This week's Link Dump is sponsored by more of our Cats From the Past!
Meet Sissy (the tortoiseshell) and Sunny. We took these two in when their previous owners could no longer keep them. Sissy was a very shy, timid cat (she had been abused as a kitten,) and it took some time before she was able to trust us. (She spent most of her first week here hiding under the couch.) Her biggest quirk was that she would only eat dry food. She refused all canned food (and we tried every brand out there.) She was very sweet, and, once she settled in, happy with us, but I'm not sure if she was ever able to truly relax. Sunny was well-named. He had congenital health problems, but he was the most cheerful, pleasant cat imaginable. He was always purring.
They were both adults when they joined our household, and, sadly, they were not with us long. Sissy died very suddenly and unexpectedly at the age of 7. It turned out she had previously undiagnosed heart disease. Poor Sunny, as I said above, was never really healthy, and he only lived to the age of 5.
What the hell did Shakespeare look like?
Watch out for those werewhales!
Watch out for those headless ghosts!
Watch out for those shrieking ghosts!
Watch out for those lantern flames!
Watch out for those demonic roosters!
The first heart surgery.
The first Japanese woman to get a college education.
Every week, there's a new Jack the Ripper, and a new solution to the Voynich Manuscript.
A lost Roman herb.
Some myths about Napoleon.
This week's Advice From Thomas Morris: Men, this is the ultimate guide to What Not To Do With Your...uh, important bits. Just be warned: this is probably the most gruesome read I've ever posted on this blog.
Norwegian sheep are disappearing. Missing 411, livestock edition.
Librarians on horseback.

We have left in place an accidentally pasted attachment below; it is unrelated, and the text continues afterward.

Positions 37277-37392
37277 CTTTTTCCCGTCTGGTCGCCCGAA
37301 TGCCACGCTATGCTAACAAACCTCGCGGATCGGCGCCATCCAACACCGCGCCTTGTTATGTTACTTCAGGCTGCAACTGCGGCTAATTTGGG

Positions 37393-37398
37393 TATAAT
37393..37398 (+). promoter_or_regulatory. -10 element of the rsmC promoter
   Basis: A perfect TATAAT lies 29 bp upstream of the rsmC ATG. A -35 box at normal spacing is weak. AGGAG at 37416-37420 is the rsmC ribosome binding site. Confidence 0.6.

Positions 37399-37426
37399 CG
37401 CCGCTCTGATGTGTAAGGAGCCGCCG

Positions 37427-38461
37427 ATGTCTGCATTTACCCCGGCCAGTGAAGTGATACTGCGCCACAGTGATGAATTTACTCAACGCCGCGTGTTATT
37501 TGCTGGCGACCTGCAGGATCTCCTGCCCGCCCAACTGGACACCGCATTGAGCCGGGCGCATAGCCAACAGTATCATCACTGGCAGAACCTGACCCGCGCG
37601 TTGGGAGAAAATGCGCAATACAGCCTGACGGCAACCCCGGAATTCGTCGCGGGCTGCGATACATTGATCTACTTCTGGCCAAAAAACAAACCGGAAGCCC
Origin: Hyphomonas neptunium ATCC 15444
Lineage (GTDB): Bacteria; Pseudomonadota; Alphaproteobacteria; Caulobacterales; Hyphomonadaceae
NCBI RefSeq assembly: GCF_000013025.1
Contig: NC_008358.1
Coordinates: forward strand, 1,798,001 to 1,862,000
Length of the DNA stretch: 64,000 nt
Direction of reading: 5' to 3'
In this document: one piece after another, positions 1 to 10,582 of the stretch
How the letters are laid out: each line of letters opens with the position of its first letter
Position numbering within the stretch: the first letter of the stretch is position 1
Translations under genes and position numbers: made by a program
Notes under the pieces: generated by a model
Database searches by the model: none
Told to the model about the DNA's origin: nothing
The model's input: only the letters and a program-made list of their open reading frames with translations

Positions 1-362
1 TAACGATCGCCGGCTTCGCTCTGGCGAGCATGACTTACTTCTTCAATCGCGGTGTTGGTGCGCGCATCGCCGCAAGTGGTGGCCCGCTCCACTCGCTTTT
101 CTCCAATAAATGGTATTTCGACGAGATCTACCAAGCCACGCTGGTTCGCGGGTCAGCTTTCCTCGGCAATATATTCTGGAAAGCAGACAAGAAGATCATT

Solving the oldest cold cases.
One of the plots to save Marie Antoinette.
Ancient underwater ruins off the coast of Tunisia.
When celery was a glamour food. Yup, we're talking Victorians.
The folklore of harvests.
The evidence keeps piling up that Neanderthals were smarter than we think.
Ah, yes, the good old "no evidence" line.
The Shakespeare Jubilee.
The possible link between beached whales and the Northern Lights.
The Night Witches of WWII.
A pagan in 18th century Norfolk.
Medieval London was not the place to go for a quiet life. Or a long one.
19th century women as "moral compasses."
Orwell reviews Hitler.
The colorful history behind America's first book.
William Birt, buried at the crossroads.
A boulder that's a home to elves.
A "lamentable tragedie" with a surprisingly long shelf life.
Victorian handshake etiquette.
Mysterious signals from deep space.
Louis XIV's court was very gay, in every sense of the word.
The execution of a WWI deserter.
An unusual plane crash.
The controversy surrounding some ancient footprints.
The East India Company and the East Indies.
The downside to being an 18th century doctor's assistant.
The life of Mary Howard, Henry VIII's daughter-in-law.
Drunk thespians, faith's vomit, and a caked king: Just another day at the court of Christian IV.
Canada's first pet cemetery.
Thieving at the theaters.
This week in Russian Weird: When you don't move, but your house does.
And that's it for this week! Join us on Monday, when we'll look at murder in 19th century New York. In the meantime, here's the Rose Ensemble. Not the most seasonable song, I know, but I like it.